Look at their antennae and shell if you want to find more practical differences. For instance, prawns have strong and long antennae that can triple their body size. Also, look at the shell and see how the segments overlap on the abdomen. As for the second segment of the shell in shrimp, it overlaps with the first and third segments.

Shrimp usually incubate their eggs in their swimming legs, where they remain attached until they hatch and become part of the plankton. Some shrimp species are born males and become females when they get older. In contrast, the prawns reproduce by copulating with males and females and then release the fertilized eggs into the water.

A plate full of shrimp.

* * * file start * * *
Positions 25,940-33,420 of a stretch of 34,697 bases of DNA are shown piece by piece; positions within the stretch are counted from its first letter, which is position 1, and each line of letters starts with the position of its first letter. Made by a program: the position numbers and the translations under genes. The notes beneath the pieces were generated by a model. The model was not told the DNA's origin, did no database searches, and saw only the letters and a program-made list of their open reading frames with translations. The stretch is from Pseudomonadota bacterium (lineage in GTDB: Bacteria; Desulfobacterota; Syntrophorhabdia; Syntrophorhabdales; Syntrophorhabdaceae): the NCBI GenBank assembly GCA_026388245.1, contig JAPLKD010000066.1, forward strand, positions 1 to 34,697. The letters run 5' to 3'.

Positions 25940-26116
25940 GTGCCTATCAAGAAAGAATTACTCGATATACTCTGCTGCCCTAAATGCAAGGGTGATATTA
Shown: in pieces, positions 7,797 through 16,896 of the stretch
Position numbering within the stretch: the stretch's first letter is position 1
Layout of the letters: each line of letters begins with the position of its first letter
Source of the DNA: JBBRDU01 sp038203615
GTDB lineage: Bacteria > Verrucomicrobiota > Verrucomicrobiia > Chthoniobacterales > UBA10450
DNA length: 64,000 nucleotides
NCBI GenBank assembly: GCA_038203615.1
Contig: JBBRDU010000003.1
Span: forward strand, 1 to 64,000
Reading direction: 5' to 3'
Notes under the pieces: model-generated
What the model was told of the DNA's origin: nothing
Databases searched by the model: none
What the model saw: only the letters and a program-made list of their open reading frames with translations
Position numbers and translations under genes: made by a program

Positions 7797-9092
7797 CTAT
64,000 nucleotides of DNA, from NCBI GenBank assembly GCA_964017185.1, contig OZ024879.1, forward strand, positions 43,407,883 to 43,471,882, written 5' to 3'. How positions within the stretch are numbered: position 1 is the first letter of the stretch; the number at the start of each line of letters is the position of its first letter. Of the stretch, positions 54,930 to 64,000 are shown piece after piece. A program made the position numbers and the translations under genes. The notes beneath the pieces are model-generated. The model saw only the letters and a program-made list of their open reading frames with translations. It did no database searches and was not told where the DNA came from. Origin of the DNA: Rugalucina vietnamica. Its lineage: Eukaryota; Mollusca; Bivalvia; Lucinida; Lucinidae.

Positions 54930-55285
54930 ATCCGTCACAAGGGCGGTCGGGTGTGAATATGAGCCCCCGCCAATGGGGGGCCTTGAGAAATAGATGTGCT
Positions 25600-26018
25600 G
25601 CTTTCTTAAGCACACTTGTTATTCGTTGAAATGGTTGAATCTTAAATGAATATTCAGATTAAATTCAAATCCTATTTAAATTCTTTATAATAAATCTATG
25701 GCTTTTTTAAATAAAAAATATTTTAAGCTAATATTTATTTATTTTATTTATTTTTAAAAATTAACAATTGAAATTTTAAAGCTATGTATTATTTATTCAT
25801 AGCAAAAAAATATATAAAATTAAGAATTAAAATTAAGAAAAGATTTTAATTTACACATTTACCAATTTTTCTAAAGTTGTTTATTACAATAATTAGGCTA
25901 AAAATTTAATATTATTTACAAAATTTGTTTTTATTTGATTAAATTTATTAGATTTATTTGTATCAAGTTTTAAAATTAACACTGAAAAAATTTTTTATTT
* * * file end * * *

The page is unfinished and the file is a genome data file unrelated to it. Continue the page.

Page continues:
Shrimp are smaller and their protein content is higher than that of prawns.

The habitats of shrimp and prawns

Shrimp live at the bottom of seas and oceans worldwide. They require oxygen and thus, prefer shallow waters. You can find them in tropical and temperate waters of rocky areas, right there with seagrasses, lake bottoms, reefs, mud, shore sands, brackish and fresh lagoons. They also inhabit caves, crevices, and other running and stagnant waters.

They move through the sea in troupes and are highly resistant to any changes in temperature. This allows them to inhabit many places throughout the planet.

Most prawns are exclusively marine. The most exploited species by fishing activity are the Penaeidae, which inhabit shallow coastal waters. Others dig a sea bed during the day but emerge at night to eat.